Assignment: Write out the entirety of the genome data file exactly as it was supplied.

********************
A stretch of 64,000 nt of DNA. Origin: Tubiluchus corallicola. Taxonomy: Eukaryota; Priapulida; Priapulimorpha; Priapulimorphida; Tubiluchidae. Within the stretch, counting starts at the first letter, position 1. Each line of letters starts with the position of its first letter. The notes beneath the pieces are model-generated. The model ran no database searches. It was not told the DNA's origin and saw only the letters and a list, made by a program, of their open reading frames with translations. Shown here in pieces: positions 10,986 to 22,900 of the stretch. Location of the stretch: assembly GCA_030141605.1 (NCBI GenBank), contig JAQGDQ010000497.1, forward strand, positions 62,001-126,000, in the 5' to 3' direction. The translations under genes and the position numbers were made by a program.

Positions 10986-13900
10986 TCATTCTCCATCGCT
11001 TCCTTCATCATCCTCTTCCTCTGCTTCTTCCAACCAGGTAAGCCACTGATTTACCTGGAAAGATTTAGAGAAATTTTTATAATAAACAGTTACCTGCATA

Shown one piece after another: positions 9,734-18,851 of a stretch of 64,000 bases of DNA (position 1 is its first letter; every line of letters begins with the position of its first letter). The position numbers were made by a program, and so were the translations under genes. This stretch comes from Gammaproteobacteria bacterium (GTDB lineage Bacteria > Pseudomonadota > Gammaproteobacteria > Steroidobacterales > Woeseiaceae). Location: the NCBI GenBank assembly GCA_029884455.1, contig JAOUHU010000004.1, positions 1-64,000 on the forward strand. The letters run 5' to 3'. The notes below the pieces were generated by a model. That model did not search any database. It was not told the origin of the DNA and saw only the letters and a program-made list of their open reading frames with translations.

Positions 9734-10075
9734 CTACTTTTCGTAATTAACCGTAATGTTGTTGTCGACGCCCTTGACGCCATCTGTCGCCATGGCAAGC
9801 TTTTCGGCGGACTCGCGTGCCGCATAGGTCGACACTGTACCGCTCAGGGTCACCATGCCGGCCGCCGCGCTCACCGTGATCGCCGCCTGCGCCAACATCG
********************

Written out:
A stretch of 64,000 nt of DNA. Origin: Tubiluchus corallicola. Taxonomy: Eukaryota; Priapulida; Priapulimorpha; Priapulimorphida; Tubiluchidae. Within the stretch, counting starts at the first letter, position 1. Each line of letters starts with the position of its first letter. The notes beneath the pieces are model-generated. The model ran no database searches. It was not told the DNA's origin and saw only the letters and a list, made by a program, of their open reading frames with translations. Shown here in pieces: positions 10,986 to 22,900 of the stretch. Location of the stretch: assembly GCA_030141605.1 (NCBI GenBank), contig JAQGDQ010000497.1, forward strand, positions 62,001-126,000, in the 5' to 3' direction. The translations under genes and the position numbers were made by a program.

Positions 10986-13900
10986 TCATTCTCCATCGCT
11001 TCCTTCATCATCCTCTTCCTCTGCTTCTTCCAACCAGGTAAGCCACTGATTTACCTGGAAAGATTTAGAGAAATTTTTATAATAAACAGTTACCTGCATA

Shown one piece after another: positions 9,734-18,851 of a stretch of 64,000 bases of DNA (position 1 is its first letter; every line of letters begins with the position of its first letter). The position numbers were made by a program, and so were the translations under genes. This stretch comes from Gammaproteobacteria bacterium (GTDB lineage Bacteria > Pseudomonadota > Gammaproteobacteria > Steroidobacterales > Woeseiaceae). Location: the NCBI GenBank assembly GCA_029884455.1, contig JAOUHU010000004.1, positions 1-64,000 on the forward strand. The letters run 5' to 3'. The notes below the pieces were generated by a model. That model did not search any database. It was not told the origin of the DNA and saw only the letters and a program-made list of their open reading frames with translations.

Positions 9734-10075
9734 CTACTTTTCGTAATTAACCGTAATGTTGTTGTCGACGCCCTTGACGCCATCTGTCGCCATGGCAAGC
9801 TTTTCGGCGGACTCGCGTGCCGCATAGGTCGACACTGTACCGCTCAGGGTCACCATGCCGGCCGCCGCGCTCACCGTGATCGCCGCCTGCGCCAACATCG